The White House turns out to be a great stepping stone for a cushy career in tech.
The recent, high-profile hires of Jay Carney, president Obama’s former press secretary, by Amazon and David Plouffe, Obama’s former campaign manager, by Uber reflect tech companies’ desire to influence policy.
In his new role, Carney will oversee Amazon’s lobbying and media relations arms. In the past, the ecommerce company has lobbied the government on tax, cybersecurity, and cloud issues. Now, drone regulation is posing a hurdle to Amazon Prime Air, a proposed service that would deliver packages to customers via drone in 30 minutes or less.
Forms filed with the US House of Representatives show Amazon, which has a market cap of $176.69 billion, spent $4.74 million lobbying the US government in 2014, up 36% from what it spent in 2013.
Uber and Twitter, which spend a fraction of what other large tech companies spend on lobbying, appear to be placing their bets on influential recruits rather than K Street.
Uber, which has a history of entanglements with local governments, snagged Plouffe in September to lead policy and strategy. So far, the San Francisco-headquartered, app-enabled car service hasn’t spent much on its domestic lobbying efforts—just $170,000 at the federal level last year, pocket change for a firm with a $40 billion valuation.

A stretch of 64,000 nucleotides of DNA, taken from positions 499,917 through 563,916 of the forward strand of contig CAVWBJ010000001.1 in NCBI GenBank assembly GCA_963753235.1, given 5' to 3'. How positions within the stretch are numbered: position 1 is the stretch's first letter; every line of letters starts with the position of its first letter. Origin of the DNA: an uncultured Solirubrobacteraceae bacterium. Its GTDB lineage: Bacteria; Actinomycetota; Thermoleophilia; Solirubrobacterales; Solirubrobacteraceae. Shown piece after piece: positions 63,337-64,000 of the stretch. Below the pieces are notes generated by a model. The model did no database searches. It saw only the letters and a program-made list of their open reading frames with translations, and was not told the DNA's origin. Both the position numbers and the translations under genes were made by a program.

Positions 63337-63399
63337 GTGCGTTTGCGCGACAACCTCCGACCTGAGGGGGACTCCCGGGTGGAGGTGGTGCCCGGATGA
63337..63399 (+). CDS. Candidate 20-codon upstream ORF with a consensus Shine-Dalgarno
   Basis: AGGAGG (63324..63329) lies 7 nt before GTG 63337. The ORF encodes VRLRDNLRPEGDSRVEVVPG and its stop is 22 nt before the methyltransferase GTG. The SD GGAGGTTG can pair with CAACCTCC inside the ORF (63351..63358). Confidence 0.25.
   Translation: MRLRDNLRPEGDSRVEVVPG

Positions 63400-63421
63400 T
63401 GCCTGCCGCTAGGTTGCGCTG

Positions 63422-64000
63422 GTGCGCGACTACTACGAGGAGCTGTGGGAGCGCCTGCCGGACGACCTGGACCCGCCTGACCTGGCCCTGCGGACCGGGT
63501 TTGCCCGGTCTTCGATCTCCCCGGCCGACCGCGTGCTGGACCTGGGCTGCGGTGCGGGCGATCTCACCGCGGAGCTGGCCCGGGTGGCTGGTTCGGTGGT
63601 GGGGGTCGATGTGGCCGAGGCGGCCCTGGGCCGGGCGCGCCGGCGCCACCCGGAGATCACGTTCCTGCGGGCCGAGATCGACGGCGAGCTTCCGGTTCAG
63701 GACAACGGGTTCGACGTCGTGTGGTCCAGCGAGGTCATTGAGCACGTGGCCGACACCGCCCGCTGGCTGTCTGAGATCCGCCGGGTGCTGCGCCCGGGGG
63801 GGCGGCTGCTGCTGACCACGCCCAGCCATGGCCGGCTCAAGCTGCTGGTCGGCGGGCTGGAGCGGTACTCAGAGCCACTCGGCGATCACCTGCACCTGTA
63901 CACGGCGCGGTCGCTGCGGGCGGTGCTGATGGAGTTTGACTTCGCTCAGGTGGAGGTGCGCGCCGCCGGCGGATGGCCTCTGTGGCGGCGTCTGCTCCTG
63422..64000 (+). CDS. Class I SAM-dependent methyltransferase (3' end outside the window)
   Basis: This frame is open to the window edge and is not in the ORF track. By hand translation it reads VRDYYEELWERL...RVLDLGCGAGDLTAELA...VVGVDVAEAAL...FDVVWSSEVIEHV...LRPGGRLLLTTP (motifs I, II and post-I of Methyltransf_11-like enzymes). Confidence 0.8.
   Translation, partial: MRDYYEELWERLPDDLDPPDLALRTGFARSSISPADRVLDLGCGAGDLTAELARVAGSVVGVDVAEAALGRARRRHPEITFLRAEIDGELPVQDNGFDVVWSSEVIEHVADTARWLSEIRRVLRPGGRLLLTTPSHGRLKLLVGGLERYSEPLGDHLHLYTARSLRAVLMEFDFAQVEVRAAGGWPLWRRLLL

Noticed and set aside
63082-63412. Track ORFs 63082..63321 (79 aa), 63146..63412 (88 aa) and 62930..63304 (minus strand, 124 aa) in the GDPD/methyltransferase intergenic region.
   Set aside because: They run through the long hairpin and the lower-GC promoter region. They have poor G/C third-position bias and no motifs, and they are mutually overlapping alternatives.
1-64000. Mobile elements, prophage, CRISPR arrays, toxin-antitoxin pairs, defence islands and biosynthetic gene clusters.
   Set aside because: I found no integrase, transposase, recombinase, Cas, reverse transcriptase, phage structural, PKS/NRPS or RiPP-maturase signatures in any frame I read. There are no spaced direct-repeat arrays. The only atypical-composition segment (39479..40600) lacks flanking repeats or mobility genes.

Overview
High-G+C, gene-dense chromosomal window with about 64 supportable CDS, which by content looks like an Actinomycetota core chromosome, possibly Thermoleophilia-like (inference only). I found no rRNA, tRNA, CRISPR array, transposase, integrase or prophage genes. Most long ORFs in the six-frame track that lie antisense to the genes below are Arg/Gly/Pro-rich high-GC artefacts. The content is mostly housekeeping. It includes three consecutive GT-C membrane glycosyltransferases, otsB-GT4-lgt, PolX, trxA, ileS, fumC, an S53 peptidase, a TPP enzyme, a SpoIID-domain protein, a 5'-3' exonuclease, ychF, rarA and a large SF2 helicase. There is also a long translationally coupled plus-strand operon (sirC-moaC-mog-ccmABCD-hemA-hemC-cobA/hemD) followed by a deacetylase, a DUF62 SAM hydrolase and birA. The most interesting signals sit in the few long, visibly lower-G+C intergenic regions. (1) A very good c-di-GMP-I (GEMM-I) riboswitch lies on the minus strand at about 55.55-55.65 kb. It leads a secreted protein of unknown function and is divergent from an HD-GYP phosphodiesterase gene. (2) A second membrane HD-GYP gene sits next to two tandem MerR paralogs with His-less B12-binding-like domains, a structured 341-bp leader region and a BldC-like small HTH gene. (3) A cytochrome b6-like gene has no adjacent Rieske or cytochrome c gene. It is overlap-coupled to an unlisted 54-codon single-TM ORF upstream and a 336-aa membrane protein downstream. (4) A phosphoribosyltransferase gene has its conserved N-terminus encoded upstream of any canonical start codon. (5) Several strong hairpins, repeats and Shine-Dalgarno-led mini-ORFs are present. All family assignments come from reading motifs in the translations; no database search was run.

And in 2010, Twitter hired Katie Stanton, a former special adviser to the US State Department’s Office of Innovation (and also a Google veteran), to head international strategy. She took over as vice president of global media at Twitter last year.
The same year Twitter landed Stanton, Facebook hired Marne Levine, chief of staff of the National Economic Council, as vice president of global public policy. She hopped over to the role of chief operating officer for Instagram in October. With initiatives like Internet.org, Facebook has become a major force in tech lobbying, spending $9.34 million last year, a 45% rise from 2013.